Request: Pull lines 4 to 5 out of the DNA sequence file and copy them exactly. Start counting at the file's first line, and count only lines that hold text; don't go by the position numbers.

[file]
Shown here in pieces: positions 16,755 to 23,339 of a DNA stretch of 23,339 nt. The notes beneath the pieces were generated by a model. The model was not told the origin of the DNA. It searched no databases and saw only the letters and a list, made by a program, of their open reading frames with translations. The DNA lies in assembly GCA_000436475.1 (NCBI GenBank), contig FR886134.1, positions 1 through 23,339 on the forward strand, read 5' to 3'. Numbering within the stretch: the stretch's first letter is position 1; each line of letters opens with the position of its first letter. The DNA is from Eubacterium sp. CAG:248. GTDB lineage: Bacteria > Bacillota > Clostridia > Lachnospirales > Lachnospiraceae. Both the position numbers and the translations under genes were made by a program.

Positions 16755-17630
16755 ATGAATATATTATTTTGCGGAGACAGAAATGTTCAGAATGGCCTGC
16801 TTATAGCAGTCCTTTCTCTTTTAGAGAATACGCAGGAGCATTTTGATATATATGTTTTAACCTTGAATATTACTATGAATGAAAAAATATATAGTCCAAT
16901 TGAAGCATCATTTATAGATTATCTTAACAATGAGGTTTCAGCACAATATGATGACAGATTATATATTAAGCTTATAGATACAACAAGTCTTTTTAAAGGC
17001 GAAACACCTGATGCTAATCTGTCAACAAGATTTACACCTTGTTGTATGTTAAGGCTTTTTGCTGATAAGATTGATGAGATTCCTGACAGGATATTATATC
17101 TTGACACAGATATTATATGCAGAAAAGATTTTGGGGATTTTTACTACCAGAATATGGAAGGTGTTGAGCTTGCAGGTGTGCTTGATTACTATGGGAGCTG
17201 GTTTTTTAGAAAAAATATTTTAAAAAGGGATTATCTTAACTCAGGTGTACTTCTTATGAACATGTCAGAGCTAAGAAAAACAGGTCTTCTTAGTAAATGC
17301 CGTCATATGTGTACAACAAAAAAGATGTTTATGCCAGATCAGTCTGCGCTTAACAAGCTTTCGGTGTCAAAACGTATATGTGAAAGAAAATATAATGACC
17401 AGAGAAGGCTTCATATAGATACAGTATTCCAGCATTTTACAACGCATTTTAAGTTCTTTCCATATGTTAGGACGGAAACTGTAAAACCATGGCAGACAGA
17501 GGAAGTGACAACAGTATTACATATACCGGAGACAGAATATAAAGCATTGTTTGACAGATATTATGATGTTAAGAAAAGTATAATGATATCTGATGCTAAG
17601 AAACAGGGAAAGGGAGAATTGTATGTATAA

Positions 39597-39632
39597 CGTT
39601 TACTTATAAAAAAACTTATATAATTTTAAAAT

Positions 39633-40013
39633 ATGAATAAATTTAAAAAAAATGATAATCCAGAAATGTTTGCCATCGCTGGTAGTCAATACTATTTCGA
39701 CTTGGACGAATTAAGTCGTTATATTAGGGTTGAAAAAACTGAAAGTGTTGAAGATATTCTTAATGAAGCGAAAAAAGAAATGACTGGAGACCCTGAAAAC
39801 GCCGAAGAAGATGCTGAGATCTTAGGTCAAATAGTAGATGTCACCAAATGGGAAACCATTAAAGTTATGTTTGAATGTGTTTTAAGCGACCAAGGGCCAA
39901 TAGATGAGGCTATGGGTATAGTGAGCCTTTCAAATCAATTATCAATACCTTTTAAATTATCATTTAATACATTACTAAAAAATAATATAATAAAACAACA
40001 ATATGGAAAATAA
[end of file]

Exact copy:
16801 TTATAGCAGTCCTTTCTCTTTTAGAGAATACGCAGGAGCATTTTGATATATATGTTTTAACCTTGAATATTACTATGAATGAAAAAATATATAGTCCAAT
16901 TGAAGCATCATTTATAGATTATCTTAACAATGAGGTTTCAGCACAATATGATGACAGATTATATATTAAGCTTATAGATACAACAAGTCTTTTTAAAGGC